Obama Administration Folding Too Quickly to GOP Pressure

Does the Obama administration have a spine?

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    NEWSLETTERS

    AP
    President Obama continues a whirlwind week of public diplomacy.

    Okay, full disclosure. The writer of this article is from the conservative part of the political firmament.  However, he's struck by what seems like a relative lack of backbone in the Obama administration.  As far as my side of the ideological divide goes, hey, great. We'll push as much as we can to either get what we want or make sure that the left doesn't get what it wants. 

    However, were this writer a Democrat, he might start getting a bit distraught over how quickly the Obama team caves on both principle and defense of its own supporters and colleagues. 

    The latest example of this is the resignation accepted on Thursday of Yosi Sergeant, communications director of the National Endowment of the Arts.  Sergant was exposed by the conservative Big Government site (same one responsible for the distribution of the ACORN videos) as having encouraged NEA grant applicants on a conference call to overly politicize their work:

    "I would encourage you to pick something, whether it’s health care, education, the environment, you know, there’s four key areas that the corporation has identified as the areas of service," Sergant told artists on the call, which he reportedly invited some of them to attend. "My ask would be to apply artistic, you know, your artistic creative communities utilities and bring them to the table," he said.

    Conservative denounced Sergeant's statements as being out of bounds.  The NEA originally stood by their communications director; then, today, the ax was announced. 

    This, of course, comes a few weeks after the Van Jones defenestration.  He, of course, had his signature on his a 9/11 "Truther" document, so there was little hope for him. 

    What was Sergant's offense? Being somewhat political.  Shocking!! The NEA has been a hot-point for those on the right for decades. Frankly, we don't think government should be funding the arts.  But, hey, even with a twelve-year GOP congressional majority, Republicans couldn't get rid of the NEA.  So it's still around. The country is stuck with it.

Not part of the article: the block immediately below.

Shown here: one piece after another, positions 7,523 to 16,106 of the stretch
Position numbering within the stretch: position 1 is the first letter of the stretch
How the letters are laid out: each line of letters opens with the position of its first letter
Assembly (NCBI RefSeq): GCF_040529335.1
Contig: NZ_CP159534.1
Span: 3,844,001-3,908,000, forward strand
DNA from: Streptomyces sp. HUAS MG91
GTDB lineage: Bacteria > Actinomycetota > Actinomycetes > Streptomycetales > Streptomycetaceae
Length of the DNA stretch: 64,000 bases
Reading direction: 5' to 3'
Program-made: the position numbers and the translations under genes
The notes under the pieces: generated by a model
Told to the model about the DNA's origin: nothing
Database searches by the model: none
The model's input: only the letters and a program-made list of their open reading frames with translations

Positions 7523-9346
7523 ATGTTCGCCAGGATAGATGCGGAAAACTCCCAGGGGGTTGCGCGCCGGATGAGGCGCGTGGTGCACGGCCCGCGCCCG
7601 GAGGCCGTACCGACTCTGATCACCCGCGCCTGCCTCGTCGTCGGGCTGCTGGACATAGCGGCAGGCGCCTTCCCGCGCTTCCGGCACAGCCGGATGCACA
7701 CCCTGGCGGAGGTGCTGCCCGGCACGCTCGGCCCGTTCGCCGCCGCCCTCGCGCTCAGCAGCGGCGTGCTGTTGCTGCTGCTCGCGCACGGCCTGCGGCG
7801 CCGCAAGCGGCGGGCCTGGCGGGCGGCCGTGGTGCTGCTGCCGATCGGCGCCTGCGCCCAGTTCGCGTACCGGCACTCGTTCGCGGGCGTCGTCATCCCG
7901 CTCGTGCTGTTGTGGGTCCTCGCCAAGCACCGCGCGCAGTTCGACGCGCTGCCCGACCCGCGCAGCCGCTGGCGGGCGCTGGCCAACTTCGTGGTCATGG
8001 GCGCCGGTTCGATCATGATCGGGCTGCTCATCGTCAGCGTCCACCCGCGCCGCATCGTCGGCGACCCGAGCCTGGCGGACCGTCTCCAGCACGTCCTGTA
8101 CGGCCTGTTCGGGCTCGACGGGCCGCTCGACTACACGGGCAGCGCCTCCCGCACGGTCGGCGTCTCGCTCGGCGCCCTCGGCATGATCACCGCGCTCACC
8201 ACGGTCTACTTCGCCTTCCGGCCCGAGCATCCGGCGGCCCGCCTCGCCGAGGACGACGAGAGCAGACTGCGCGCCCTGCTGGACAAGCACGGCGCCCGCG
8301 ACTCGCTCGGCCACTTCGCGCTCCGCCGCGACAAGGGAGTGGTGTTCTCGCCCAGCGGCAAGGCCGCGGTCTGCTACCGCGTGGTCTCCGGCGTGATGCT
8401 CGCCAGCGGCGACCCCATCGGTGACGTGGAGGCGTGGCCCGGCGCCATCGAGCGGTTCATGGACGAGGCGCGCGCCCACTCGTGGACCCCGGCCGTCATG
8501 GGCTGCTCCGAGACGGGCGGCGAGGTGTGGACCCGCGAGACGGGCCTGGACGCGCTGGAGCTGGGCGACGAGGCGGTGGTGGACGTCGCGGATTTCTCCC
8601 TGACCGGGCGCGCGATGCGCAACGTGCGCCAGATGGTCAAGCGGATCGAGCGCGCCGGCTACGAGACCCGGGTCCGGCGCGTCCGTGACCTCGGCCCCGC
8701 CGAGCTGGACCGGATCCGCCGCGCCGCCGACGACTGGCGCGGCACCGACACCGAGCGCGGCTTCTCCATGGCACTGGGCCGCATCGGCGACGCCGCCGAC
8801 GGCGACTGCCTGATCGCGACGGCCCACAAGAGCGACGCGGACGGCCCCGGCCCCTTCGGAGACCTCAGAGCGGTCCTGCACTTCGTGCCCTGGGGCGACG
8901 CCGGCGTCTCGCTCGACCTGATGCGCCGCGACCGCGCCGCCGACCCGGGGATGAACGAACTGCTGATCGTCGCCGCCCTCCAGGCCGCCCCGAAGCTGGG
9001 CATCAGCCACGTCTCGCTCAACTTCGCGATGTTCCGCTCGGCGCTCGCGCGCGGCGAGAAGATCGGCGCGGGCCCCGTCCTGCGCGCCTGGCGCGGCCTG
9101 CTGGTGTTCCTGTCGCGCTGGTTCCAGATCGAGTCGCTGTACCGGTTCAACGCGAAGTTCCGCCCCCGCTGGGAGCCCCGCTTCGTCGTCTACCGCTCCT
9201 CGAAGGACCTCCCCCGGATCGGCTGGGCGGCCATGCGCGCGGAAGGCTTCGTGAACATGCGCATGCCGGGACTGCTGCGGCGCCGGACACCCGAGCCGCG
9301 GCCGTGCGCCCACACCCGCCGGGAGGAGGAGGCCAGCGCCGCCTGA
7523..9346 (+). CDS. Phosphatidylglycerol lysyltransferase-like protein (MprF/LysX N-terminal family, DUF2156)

Given that, why was Sergant's action a firing offense? 

    Shouldn't liberals be asking, why doesn't the administration stand up for someone who's offense was actually figuring out a way to "creatively" advance the administration's objectives?  He went too far? Fine. Take him aside, give him the professional version of sending him to his room without his supper and move on. 

    Realistically speaking, if a political base doesn't believe that a politician or an administration is willing to stand up for that base's principles -- and the people in the administration trying to effect those principles -- the base will lose heart and confidence.  Meanwhile, the opposition -- yep, us nasty conservatives -- will take heart in having gotten another scalp from this administration.   

    To the extent that politics is a type of warfare, elected leaders have to show cover for their "soldiers" on the battlefield. If the Obama administration doesn't show a greater willingness to fight for its troops, it might start seeing some desertions. 

    New York writer Robert A. George blogs at Ragged Thots. Follow him on Twitter